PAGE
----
By 1979, Elvis Costello had established himself as an acerbic songwriter with a penchant for pungent turns of phrase, a sort of New Wave Bob Dylan. Critics adored his wordplay, and audiences made his first two records big hits. But when Costello delivered his third album, in January of that year, it was a reproach to anyone who thought they had figured out his shtick. Armed Forces represented a leap for the English singer and his band, the Attractions—a harmonic and sonic transformation. But the most remarkable thing about the record was its obsession with fascism, Nazis, and the Holocaust. A quiver of catchy riffs carries a dozen embittered songs, only to resolve in an unexpectedly earnest plea for harmony.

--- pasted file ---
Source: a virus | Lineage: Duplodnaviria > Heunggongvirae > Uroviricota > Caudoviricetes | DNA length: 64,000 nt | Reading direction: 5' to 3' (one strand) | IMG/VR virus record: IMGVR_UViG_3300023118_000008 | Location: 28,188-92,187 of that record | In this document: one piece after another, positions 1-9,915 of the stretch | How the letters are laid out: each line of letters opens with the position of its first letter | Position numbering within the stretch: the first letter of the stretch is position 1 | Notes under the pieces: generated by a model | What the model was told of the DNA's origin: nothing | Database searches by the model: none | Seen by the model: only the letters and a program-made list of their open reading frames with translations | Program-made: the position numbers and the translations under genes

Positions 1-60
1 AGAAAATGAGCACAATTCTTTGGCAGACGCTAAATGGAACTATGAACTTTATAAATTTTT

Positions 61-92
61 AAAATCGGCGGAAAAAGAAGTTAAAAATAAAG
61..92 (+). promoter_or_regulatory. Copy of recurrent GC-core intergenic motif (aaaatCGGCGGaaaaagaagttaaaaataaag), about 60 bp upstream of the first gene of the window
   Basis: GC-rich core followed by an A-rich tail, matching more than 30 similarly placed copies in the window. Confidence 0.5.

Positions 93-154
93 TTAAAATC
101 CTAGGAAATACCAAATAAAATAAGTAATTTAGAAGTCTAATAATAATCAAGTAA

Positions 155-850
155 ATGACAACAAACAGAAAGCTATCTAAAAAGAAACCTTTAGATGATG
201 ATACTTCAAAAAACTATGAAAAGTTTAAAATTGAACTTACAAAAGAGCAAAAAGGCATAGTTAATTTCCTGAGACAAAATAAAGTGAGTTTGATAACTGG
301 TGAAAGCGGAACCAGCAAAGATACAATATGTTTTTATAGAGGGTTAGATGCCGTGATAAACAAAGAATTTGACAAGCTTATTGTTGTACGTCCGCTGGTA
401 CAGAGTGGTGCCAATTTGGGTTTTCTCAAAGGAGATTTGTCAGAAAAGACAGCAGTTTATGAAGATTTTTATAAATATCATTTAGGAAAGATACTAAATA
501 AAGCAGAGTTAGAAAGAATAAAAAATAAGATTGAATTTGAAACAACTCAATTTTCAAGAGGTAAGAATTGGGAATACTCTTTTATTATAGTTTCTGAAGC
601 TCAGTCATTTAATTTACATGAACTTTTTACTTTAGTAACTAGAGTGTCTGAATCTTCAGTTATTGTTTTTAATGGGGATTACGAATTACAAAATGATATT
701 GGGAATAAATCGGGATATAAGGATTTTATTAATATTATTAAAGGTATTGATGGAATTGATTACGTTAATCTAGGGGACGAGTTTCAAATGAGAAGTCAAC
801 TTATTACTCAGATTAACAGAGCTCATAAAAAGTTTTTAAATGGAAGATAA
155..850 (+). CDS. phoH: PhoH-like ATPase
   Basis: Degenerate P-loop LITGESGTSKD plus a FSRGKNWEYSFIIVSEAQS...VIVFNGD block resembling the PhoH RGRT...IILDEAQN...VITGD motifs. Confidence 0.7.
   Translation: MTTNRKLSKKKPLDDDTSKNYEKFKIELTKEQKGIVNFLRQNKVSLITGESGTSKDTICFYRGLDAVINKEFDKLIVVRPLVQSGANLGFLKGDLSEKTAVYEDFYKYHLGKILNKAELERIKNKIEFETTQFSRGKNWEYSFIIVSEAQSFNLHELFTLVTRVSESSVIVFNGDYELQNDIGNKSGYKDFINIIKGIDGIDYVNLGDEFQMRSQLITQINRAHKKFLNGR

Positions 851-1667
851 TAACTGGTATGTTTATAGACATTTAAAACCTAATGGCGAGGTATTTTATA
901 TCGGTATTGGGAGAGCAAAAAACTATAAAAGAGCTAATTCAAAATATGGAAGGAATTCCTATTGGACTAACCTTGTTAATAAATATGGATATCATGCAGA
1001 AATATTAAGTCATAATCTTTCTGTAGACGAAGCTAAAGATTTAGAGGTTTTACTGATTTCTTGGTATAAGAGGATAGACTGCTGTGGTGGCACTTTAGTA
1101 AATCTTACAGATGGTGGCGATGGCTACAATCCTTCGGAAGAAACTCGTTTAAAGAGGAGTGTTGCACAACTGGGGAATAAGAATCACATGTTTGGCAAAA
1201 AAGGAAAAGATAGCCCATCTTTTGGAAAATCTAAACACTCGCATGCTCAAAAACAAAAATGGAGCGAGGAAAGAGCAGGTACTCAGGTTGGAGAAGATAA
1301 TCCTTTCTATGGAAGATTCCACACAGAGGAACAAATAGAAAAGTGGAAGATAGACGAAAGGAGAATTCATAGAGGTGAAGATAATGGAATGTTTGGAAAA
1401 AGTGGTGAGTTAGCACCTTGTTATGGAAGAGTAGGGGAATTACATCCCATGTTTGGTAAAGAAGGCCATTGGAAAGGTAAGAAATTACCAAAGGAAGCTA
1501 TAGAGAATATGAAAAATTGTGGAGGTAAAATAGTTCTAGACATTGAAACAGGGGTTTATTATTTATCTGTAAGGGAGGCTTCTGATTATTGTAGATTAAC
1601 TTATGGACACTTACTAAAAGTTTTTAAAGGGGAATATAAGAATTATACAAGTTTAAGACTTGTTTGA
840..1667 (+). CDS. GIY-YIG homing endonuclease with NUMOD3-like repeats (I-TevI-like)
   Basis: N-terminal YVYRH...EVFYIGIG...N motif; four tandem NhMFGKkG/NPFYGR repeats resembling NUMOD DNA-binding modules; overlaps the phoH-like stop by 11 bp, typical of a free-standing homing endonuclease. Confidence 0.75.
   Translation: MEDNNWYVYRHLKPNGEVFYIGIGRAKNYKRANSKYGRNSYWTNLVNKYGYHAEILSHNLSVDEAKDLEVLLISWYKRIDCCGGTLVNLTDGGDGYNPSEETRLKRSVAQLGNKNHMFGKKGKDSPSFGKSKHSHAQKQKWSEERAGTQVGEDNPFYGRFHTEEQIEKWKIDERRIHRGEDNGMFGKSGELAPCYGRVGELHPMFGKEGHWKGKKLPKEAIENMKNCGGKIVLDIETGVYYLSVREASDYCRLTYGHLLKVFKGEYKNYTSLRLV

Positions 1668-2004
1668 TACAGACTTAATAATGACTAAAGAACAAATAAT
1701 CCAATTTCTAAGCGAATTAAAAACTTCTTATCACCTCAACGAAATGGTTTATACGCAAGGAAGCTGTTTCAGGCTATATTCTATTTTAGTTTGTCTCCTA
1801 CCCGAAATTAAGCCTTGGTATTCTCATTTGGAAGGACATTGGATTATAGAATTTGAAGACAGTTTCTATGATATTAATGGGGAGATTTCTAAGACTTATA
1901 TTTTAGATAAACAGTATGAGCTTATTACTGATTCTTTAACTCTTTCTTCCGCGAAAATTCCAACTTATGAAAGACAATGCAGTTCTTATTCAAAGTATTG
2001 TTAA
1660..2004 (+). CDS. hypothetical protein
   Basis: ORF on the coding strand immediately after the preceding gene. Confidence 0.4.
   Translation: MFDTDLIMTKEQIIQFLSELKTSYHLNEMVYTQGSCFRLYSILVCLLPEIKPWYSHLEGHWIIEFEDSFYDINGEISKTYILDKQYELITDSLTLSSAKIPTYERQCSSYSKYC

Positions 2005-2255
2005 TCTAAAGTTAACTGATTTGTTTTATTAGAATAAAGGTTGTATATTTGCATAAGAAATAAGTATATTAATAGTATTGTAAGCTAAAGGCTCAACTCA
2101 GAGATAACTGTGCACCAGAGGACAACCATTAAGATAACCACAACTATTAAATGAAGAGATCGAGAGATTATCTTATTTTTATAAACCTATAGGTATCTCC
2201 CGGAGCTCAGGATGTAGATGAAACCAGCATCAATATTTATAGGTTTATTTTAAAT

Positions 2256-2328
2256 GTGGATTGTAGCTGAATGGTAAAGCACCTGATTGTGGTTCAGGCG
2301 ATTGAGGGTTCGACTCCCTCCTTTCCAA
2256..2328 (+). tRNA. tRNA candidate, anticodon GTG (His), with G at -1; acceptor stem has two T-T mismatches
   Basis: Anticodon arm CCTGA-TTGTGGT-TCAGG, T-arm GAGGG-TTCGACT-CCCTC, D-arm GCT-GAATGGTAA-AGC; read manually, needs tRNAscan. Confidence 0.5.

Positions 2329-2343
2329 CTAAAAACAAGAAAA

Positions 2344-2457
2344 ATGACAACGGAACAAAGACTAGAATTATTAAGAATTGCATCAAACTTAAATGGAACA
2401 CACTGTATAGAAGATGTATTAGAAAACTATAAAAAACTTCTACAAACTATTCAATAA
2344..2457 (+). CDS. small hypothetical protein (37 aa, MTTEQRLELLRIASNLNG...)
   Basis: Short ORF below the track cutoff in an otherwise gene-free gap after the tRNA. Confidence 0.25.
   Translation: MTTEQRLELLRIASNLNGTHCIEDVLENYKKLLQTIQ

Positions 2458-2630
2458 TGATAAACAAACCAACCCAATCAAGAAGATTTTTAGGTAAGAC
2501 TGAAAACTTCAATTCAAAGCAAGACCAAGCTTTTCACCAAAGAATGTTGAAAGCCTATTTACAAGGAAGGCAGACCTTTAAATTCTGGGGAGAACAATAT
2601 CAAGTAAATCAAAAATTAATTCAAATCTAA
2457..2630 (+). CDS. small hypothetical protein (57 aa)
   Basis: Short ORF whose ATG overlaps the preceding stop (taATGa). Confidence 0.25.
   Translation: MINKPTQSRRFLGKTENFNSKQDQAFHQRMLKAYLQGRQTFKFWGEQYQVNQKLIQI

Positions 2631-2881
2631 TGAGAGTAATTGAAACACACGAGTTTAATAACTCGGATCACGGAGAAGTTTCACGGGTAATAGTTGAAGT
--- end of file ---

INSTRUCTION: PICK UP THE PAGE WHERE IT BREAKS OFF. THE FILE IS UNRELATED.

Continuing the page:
The extensive use of Nazi-related motifs puzzled American listeners in the late 1970s. Even now, Costello’s casual use of the Third Reich as a metaphor for the strife of personal relationships comes across as flippant and even blasphemous. Unfortunately, the imagery no longer feels quite so foreign this month, in which Costello has released a sprawling, sumptuous new deluxe box set of the album. The American president clings to power and refuses to recognize an election that defeated him. Right-wing militias plot to kidnap governors. Around the globe, people are watching as authoritarians consolidate their power and fascist movements gain followers. More than four decades after its release, Armed Forces feels more frighteningly vital and relevant than ever.